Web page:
- dawn in the desert -
I recently came across a fascinating article that reported the research of several prominent contemporary physicists from institutions such as Cambridge University, Princeton University and the Max Planck Institute for Physics in Munich. The article suggested that today’s most advanced quantum scientists actually predict some version of the “immortality of the human soul” and a “life after death.”
This very insightful article went on to describe how the individual brain of a human being is something like the “floppy disk” or a ‘flash drive” on a computer. Each of us saves our life-data on this disk drive, and at the same time, this information is continuously being “uploaded” into a much grander universal quantum field:
When we die the body, or the physical disk, is gone
but our consciousness, or the data on the computer, lives on.
The body dies but the spiritual quantum field continues.
When I read this eye-opening article it struck me that this explanation about human consciousness continuing after physical death was perhaps the most cogent explanation I have ever yet heard regarding what it may actually mean to claim that we all have immortal souls that live on in “heaven” after we die.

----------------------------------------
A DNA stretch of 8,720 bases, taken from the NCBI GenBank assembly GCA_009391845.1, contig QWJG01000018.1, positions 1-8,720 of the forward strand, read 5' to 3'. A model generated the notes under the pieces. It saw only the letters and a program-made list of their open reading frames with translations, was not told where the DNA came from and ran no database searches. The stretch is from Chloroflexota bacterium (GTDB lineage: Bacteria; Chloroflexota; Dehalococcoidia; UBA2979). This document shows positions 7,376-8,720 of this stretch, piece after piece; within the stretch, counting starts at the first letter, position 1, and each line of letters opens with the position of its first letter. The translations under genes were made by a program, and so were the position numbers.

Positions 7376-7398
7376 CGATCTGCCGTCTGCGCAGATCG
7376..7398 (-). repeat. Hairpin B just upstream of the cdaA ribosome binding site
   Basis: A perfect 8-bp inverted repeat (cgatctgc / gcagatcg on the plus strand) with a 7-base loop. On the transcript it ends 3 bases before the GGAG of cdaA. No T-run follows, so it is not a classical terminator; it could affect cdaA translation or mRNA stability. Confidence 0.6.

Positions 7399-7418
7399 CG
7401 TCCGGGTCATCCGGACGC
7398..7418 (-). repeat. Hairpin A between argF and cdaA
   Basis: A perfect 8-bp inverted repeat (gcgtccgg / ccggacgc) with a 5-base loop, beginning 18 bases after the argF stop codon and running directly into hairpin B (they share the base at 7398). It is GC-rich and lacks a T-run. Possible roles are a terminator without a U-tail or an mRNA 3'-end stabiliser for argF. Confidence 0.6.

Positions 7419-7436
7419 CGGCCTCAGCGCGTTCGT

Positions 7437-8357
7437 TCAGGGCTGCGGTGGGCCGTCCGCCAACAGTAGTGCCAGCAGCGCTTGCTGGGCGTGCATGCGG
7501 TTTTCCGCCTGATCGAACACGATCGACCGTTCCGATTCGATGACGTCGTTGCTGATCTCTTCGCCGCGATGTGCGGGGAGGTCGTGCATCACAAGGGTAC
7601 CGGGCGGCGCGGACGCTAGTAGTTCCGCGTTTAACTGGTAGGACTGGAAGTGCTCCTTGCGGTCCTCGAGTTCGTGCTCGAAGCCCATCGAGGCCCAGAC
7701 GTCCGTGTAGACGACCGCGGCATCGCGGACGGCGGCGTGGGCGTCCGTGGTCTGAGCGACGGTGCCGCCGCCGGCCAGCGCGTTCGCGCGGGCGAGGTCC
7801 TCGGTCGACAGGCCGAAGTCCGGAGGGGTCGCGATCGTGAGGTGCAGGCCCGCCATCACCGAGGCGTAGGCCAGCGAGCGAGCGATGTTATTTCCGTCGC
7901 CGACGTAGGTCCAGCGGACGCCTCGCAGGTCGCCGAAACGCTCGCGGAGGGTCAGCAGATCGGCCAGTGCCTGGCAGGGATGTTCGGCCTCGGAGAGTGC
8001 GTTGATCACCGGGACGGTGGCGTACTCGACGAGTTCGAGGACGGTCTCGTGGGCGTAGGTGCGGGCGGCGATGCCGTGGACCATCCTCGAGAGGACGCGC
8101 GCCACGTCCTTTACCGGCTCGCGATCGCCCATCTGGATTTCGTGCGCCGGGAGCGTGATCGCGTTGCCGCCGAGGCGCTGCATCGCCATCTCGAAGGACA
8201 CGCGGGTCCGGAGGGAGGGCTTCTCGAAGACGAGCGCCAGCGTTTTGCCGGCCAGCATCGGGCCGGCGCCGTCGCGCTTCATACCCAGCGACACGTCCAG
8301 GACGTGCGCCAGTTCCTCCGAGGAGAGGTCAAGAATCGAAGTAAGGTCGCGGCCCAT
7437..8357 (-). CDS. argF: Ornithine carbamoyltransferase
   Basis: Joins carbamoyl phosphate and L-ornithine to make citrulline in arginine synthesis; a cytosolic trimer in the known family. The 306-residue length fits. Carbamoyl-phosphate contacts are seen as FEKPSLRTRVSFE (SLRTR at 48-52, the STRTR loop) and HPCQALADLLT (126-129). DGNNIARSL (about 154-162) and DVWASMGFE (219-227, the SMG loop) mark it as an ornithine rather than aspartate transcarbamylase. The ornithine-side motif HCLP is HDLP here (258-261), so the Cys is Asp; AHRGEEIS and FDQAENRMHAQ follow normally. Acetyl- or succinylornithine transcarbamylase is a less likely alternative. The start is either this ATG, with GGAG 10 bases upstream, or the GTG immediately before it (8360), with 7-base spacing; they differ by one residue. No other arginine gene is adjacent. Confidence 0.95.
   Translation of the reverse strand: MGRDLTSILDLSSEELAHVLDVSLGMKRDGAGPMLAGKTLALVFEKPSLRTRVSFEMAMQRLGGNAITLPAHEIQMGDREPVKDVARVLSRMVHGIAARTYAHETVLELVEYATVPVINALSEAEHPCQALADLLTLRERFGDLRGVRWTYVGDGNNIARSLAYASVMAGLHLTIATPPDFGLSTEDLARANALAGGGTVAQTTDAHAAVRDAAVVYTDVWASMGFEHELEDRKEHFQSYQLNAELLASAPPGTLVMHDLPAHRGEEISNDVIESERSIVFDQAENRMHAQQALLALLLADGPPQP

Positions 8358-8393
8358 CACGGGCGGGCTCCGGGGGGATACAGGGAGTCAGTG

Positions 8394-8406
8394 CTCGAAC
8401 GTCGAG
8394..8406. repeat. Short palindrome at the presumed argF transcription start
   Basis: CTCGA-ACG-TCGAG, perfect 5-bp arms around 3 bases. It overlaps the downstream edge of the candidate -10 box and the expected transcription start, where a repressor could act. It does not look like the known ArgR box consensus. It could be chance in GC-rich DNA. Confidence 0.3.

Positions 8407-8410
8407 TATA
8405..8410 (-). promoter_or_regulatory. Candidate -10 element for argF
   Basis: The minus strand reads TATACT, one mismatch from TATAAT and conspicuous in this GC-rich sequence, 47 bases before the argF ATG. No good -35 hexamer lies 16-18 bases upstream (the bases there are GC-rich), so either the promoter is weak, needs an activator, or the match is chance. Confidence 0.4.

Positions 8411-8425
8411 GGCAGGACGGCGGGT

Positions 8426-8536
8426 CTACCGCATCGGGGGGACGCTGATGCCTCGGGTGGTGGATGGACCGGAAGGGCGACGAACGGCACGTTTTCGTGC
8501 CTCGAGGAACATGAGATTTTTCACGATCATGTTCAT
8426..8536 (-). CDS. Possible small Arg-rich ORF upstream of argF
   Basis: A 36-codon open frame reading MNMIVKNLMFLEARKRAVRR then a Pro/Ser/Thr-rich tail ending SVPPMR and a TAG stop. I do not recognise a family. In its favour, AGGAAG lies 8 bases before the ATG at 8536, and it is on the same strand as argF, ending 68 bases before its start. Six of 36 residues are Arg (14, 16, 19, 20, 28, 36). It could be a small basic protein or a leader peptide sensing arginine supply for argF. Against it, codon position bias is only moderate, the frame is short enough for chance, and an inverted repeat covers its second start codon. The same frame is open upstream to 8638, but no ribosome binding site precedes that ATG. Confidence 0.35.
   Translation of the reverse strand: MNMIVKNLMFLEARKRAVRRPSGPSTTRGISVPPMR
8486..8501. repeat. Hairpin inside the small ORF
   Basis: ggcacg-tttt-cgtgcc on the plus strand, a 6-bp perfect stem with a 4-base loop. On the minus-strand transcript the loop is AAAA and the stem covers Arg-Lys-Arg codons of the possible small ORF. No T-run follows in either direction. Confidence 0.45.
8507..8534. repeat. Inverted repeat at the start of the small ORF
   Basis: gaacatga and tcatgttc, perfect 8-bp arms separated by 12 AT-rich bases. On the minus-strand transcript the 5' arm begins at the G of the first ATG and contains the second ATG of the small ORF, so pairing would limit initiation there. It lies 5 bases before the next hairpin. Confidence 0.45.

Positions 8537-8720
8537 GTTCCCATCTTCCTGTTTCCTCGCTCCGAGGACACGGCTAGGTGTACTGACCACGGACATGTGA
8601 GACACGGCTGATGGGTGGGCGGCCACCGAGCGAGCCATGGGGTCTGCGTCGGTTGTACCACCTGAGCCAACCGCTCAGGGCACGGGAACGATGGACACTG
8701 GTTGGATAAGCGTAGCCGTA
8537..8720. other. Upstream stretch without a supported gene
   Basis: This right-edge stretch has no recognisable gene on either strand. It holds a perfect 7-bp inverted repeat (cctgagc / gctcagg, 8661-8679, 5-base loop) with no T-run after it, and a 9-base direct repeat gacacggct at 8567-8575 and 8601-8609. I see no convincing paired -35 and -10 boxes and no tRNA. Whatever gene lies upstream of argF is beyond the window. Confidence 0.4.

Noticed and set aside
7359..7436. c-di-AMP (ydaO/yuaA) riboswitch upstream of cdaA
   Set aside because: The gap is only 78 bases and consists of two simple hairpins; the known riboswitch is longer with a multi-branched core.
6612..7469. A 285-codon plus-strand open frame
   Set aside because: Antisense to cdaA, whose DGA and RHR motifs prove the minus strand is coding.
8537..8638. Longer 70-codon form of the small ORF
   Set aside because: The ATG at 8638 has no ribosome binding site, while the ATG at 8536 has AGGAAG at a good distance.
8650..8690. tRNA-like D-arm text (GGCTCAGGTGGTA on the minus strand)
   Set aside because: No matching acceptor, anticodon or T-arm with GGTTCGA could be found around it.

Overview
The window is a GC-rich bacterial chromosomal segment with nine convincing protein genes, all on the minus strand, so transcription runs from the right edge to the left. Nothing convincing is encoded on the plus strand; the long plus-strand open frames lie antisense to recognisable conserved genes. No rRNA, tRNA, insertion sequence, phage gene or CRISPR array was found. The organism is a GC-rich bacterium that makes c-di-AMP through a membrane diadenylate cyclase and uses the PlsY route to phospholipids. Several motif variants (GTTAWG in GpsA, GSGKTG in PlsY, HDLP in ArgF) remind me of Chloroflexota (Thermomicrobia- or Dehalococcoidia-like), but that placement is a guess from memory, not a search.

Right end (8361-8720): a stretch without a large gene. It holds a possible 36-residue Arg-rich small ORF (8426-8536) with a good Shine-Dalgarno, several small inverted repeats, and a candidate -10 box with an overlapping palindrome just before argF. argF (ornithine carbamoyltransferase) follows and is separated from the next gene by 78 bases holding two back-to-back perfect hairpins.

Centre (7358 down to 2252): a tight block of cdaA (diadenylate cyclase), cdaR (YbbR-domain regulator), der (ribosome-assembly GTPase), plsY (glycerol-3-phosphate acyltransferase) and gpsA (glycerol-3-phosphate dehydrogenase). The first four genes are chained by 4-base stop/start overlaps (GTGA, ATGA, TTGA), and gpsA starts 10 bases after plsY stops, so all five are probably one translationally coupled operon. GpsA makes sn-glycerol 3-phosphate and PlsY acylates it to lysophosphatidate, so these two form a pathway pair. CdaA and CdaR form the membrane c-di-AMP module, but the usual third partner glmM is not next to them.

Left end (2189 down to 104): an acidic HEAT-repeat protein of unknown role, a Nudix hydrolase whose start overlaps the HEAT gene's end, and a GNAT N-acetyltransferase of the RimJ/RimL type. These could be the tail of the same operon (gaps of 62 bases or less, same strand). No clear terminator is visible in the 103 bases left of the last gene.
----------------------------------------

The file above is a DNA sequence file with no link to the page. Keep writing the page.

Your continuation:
Many religious people talk about “going to heaven” when they die, but the image of heaven as a place up in the sky where you float on clouds with angels and have tea with a long-dead relatives sounds rather childish and even ludicrous to lots of people who have rejected religious claims. On the other hand, when you start thinking about consciousness continuing in the quantum field even after you die, the notion of life after death begins to sound a whole lot more reasonable even if you don’t believe in “God” or belong to any particular religion.
There is a line from an ancient Christian funeral liturgy that affirms faith in life after death by declaring:
In death life is changed not ended.
After reading that article about the recent observations of quantum physicists, this claim of faith seemed more and more reasonable to me.
I also wonder if the old distinctions between the claims of faith and the discoveries of science are breaking down somewhat in this new age of scientific discovery? It may well be that today’s “new scientists” are becoming the theologians of our own day, offering us some new pathways for reclaiming the spiritual life.
The Buddhist monk and teacher, Thich Nhat Hanh, once said:
Our greatest fear is that when we die we will all become nothing
but the fact is that
nothing that ‘is’ ever becomes nothing.
It seems to me that the scientific claims of our own day may indeed be helping all of us to allay one of our greatest fears - that fear that when we die we become nothing.